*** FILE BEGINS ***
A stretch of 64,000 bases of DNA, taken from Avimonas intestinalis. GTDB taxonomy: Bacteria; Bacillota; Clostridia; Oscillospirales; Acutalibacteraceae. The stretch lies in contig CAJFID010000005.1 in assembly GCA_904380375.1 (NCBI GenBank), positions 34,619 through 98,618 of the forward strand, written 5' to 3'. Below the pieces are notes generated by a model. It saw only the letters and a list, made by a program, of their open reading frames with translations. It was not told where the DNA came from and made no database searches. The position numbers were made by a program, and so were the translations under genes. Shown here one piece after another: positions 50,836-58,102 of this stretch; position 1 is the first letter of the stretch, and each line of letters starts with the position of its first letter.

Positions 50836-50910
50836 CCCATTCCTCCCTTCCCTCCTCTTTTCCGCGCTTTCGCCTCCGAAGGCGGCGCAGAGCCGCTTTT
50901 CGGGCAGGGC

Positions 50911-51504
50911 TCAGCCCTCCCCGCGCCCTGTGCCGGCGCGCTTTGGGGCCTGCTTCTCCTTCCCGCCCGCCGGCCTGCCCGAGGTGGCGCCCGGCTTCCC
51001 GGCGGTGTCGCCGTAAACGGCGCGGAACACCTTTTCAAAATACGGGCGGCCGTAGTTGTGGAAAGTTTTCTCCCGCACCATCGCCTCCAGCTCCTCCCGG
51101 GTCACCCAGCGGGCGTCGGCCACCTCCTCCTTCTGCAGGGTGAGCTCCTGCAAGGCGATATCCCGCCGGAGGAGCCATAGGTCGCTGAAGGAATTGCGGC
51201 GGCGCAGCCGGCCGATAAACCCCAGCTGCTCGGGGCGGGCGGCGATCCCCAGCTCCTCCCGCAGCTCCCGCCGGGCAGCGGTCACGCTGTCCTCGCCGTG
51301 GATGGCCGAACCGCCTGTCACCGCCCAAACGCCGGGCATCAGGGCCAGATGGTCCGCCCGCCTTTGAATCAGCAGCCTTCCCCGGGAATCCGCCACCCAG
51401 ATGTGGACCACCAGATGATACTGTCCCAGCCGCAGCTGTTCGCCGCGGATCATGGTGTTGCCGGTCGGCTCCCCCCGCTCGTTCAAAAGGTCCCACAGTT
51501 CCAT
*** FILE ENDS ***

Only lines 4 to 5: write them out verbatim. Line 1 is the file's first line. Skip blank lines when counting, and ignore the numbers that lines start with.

50901 CGGGCAGGGC

Positions 50911-51504